},
      "title": "Bold Text",
      "classes": "selectable",
      "hasChildren": false
    },
    {
      "path": "/sites/digitall/home/texts/experience-rich-text-2/rich-text-1",
      "parentPath": "/sites/digitall/home/texts/experience-rich-text-2",
      "identifier": "5ab49763-18b3-4613-973f-c056bf8a3e8b",
      "index": 1,
      "depth": "3",
      "nodename": "rich-text-1",
      "properties": {
        "j:nodename": "rich-text-1",
        "j:fullpath": "/sites/digitall/home/texts/experience-rich-text-2/rich-text-1",
        "jcr:createdBy": "root",
        "wem:tab": "",
        "wem:jsonFilter": "",
        
        "text": "<p>fallback<\/p>"
      },
      "types": {
        "primaryNodeType": "jnt:bigText",
        "mixinTypes": ["wemmix:editItem"],
        "parentPrimaryNodeType": "wemnt:personalizedContent",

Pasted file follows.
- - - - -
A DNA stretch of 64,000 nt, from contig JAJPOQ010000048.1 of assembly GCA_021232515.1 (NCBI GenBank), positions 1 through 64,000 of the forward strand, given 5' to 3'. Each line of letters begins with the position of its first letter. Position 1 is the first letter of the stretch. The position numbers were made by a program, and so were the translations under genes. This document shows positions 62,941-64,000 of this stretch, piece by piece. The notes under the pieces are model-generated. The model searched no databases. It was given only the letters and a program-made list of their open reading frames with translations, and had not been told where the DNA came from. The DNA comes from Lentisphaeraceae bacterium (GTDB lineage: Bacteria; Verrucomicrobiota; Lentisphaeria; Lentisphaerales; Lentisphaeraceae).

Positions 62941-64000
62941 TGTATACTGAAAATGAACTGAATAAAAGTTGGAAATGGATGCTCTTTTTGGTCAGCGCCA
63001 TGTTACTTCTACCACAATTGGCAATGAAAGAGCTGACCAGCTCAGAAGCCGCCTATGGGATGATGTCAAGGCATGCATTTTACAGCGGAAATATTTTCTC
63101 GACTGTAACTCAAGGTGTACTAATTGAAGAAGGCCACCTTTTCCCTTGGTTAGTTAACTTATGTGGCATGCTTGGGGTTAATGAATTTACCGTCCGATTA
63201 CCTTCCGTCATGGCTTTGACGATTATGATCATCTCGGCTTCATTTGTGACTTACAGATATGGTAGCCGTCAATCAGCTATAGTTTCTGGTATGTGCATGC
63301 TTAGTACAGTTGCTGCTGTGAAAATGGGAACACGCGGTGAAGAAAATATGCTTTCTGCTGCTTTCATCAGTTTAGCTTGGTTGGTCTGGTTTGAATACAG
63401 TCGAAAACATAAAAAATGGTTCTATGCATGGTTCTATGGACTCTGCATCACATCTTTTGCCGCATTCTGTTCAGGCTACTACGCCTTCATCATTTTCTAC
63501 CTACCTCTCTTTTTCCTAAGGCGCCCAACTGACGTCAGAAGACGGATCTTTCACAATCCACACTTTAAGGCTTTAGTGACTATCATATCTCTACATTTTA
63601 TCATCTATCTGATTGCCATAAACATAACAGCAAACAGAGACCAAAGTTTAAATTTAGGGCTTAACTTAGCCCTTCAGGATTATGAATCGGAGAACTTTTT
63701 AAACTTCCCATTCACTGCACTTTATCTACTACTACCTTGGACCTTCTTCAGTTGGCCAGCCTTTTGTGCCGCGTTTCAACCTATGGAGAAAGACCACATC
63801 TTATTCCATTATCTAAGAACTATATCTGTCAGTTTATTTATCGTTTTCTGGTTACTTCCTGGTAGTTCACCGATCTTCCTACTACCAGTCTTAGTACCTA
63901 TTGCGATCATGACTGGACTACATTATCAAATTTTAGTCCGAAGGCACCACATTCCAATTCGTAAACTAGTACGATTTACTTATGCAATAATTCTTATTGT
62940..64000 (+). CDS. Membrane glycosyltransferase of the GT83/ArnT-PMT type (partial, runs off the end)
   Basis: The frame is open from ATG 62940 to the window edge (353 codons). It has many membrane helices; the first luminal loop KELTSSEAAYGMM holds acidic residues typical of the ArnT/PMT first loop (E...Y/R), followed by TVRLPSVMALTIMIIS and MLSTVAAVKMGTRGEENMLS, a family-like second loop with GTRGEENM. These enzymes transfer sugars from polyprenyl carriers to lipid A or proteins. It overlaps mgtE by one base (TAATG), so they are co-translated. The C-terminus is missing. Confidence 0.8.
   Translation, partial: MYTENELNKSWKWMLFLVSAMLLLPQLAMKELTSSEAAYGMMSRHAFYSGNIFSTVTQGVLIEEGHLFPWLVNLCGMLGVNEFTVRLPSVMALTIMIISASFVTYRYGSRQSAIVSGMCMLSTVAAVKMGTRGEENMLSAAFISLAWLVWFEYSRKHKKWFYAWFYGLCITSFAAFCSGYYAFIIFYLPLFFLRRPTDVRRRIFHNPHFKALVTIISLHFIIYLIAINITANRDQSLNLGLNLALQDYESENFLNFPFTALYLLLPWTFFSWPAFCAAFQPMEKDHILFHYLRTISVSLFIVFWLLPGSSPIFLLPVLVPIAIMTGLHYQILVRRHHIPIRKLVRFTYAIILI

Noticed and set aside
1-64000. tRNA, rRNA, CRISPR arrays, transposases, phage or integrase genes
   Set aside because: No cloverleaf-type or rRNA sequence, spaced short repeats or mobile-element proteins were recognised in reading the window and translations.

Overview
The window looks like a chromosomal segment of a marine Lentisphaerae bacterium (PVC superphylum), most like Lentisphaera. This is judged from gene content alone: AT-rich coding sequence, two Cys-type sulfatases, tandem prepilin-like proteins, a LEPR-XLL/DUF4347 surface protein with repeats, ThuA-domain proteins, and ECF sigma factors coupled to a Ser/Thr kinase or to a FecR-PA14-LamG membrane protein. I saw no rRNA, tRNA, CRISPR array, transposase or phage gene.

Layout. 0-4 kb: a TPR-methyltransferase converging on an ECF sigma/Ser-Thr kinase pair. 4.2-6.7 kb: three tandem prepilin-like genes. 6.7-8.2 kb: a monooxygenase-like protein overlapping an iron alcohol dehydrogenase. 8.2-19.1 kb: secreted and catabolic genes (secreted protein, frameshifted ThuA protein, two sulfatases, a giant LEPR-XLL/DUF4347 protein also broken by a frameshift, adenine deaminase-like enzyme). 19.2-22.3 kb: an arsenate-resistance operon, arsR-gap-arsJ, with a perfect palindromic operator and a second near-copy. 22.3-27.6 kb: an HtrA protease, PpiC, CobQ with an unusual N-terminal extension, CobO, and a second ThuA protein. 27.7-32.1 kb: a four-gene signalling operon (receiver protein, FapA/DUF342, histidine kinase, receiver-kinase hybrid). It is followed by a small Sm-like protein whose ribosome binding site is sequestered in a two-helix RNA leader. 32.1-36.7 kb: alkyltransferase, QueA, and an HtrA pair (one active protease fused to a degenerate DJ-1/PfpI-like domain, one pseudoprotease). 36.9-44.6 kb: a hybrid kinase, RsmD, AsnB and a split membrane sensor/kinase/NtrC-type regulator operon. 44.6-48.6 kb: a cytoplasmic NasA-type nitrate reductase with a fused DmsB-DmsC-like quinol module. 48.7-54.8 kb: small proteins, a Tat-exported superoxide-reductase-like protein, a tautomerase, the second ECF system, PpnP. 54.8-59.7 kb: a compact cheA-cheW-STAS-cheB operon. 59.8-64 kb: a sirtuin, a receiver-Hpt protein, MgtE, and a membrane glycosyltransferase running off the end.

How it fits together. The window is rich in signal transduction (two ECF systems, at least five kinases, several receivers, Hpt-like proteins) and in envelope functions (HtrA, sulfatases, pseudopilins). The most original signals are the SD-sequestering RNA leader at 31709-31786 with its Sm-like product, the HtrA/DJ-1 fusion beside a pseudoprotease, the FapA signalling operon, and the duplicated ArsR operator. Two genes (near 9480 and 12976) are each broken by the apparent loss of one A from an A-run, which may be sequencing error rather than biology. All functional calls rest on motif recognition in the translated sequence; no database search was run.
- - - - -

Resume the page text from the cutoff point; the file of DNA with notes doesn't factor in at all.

"parentMixinTypes": []
      },
      "title": "fallback",
      "classes": "selectable",
      "hasChildren": false
    },
    {
      "path": "/sites/digitall/home/texts/optimization-variant-a/variant-c",
      "parentPath": "/sites/digitall/home/texts/optimization-variant-a",
      "identifier": "3ea48051-6584-4493-9a21-edf72d98b495",
      "index": 1,
      "depth": "3",
      "nodename": "variant-c",
      "properties": {
        "j:nodename": "variant-c",
        "j:fullpath": "/sites/digitall/home/texts/optimization-variant-a/variant-c",
        
        "text": "<p>variant-c<\/p>"
      },
      "types": {
        "primaryNodeType": "jnt:bigText",
        "mixinTypes": ["wemmix:editItem"],
        "parentPrimaryNodeType": "wemnt:optimizationTest",
        "parentMixinTypes": []
      },
      "title": "variant-c",
      "classes": "selectable",
      "hasChildren": false
    }
  ],
  "wemSessionId": "1fc2bcb8-99fe-47d1-8432-213ff495d6ff",
  "wemProfileId": "0e4768b6-b129-45a7-a312-19544d112b7b",
  "wemPersonaId": ""
}

In this example, there are multiple things to note:

  • A list of objects is rendered, so this is why you see a root object that has child nodes.
  • The first child is a regular rich text object with a text value.